Modern domestic cookery, and useful receipt book, adapted for families in the
middling and genteel ranks of life ... Enlarged and improved by D. Hughson,
M.D. with specifications of approved patent medicines... New York: Thomas Kinnersley,
1829. 8vo (22.2 cm, 8.75"). Add. engr. t.-p., 352 pp.; 7 plts. [with,
as issued] Buchan,
William. The domestic
medicine; or, a treatise on the knowledge, prevention, and cure of the most
acute diseases ... with advice to mothers, in promoting the health, strength,
and beauty of their offspring.... To which is annexed, the family receipt book,
and domestic repository. By D. Hughson, M.D. and others. New York: T. Kinnersley,
. 8vo. 224, –360, xii, iv pp.
the images for enlargements.
Originally published as The Housekeeper's Instructor; or, Universal
Family Cook in London, 1791, this copy of Modern Domestic Cookery
first American edition (despite
the additional engraved title-page dated 1828, the work was printed in the following
year). With it is Buchan's Domestic Medicine, one of the best-selling
medical books in America in the late 18th and early 19th centuries, which adds
general information on preventing and treating disease for both children and
adults, and in addition a brief section on “The Art of Carving.”
The indices for both Domestic Cookery and Domestic Medicine are
bound in at the back of the volume.
Henderson's recipes assume a working familiarity with the late 18th-century kitchen,
expecting the reader to know how to draw and singe chickens properly, and calling for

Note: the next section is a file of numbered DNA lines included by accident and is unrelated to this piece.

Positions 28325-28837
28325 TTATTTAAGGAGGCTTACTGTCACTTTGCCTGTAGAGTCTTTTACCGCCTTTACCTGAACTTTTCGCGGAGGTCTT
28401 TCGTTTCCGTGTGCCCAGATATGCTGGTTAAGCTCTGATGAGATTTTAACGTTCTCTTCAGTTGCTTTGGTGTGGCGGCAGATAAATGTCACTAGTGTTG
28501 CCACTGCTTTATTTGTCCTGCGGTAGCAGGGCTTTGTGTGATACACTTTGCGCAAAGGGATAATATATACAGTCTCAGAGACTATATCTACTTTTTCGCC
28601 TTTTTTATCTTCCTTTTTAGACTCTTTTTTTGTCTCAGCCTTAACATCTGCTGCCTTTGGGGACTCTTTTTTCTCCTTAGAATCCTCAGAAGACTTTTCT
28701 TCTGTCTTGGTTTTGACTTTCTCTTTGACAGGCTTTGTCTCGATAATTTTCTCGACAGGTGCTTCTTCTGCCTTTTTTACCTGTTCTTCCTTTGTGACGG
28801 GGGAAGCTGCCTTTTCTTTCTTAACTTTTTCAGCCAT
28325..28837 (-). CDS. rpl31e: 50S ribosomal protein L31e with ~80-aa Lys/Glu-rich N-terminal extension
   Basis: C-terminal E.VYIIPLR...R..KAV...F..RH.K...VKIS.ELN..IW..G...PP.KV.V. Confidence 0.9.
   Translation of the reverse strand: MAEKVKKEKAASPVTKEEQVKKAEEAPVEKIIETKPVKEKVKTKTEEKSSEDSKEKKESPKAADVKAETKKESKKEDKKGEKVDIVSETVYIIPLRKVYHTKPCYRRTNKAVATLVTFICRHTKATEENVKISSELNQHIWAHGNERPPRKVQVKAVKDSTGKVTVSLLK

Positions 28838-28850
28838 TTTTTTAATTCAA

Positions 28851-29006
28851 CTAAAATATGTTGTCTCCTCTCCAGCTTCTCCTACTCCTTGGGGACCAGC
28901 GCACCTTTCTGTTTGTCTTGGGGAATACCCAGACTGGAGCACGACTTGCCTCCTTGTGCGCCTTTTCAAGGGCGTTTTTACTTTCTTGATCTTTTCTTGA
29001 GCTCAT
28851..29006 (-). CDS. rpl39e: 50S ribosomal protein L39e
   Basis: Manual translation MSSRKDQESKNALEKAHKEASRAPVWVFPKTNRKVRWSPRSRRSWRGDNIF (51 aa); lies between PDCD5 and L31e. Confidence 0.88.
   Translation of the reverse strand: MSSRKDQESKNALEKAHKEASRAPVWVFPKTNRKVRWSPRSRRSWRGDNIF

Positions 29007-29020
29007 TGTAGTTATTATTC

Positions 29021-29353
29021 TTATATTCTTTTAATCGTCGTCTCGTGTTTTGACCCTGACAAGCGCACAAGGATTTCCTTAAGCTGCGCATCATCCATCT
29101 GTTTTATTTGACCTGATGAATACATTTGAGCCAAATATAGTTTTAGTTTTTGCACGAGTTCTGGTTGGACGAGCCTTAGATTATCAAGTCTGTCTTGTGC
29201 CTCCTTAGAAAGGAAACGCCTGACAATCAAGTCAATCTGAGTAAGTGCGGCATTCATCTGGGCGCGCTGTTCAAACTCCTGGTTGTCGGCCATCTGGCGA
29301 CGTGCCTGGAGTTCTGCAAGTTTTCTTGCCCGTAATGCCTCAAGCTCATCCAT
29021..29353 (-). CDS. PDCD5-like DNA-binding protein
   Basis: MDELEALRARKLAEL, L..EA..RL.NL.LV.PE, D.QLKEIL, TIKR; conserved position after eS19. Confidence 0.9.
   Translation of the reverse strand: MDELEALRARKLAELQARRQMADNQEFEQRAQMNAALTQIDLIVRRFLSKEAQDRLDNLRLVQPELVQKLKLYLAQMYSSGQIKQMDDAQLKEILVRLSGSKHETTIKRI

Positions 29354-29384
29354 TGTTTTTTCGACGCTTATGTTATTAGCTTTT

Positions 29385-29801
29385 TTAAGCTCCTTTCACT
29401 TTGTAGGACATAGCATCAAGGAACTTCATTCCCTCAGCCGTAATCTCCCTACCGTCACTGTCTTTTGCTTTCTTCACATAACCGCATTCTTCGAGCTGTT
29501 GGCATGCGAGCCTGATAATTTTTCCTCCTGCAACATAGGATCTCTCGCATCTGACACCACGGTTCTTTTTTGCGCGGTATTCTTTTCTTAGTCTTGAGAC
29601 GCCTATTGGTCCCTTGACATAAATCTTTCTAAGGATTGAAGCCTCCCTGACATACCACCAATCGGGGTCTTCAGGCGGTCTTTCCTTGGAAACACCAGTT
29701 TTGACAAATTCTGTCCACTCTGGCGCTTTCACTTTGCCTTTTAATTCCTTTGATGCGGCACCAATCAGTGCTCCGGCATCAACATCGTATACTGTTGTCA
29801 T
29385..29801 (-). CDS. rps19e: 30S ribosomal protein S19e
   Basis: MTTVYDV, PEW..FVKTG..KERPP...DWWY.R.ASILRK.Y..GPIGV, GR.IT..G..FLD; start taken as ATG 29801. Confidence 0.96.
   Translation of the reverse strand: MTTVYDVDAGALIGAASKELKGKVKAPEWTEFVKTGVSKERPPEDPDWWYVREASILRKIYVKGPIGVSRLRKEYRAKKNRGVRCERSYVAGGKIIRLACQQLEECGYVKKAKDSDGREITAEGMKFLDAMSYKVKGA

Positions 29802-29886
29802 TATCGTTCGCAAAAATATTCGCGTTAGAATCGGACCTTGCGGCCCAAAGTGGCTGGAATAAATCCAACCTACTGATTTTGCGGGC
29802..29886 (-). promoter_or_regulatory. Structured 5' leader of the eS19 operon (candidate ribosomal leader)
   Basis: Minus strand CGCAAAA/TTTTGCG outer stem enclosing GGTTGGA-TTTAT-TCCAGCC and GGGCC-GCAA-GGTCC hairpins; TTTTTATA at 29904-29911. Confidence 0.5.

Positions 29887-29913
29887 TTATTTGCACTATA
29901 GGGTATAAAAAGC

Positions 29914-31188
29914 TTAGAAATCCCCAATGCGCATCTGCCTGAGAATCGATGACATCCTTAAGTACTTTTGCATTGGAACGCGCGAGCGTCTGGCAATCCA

ingredients such as carp's blood. Boiled chicken(s) served with hogs' tongues, cauliflower, and
spinach is recommended as “a good dish for a large company.” In contrast, Buchan's enduringly
popular, oft-printed medical guide (first published in 1769) is aimed at those without much prior
knowledge of the subject: Directions on inoculating children against smallpox go into great
detail, including a procedure for introducing the infectious matter without making a wound in the
skin, for those too inexperienced or squeamish to make a cut.
For POST-1820 AMERICANA,
Front pastedown with “return [this book] duly” bookplate with
gift inscription to Lizzie E. Evans by her aunt Margaret Wornell, dated 1865.
Henderson: Bitting 224; Lowenstein 124; Shoemaker 38961. This ed. mentioned in Cagle &
Stafford 353; not in Brown, Culinary Americana. Buchan: Shoemaker 37975.
Publisher's half sheep and ribbon-embossed tan cloth (Krupp style Gt6), spine with gilt-stamped
leather title-label and gilt-stamped band decorations; binding rubbed overall, spine leather
scuffed with small cracks, cloth chipped or peeling at edges with areas of discoloration. Hinges
(inside) cracked, text block pulling away from spine. Front pastedown with bookplate as above;
front free endpaper and fly-leaf with pencilled ownership inscriptions. Frontispiece bound in at
p. 48; “first course” and “second course” plates bound in prior to their proper places in “The Art
of Carving” at the back of Domestic Medicine. Mild to moderate foxing/spotting, occasional
offsetting; about 20 leaves in Domestic Medicine browned. As are many examples of this work,
this was clearly both read and cherished. (27393)
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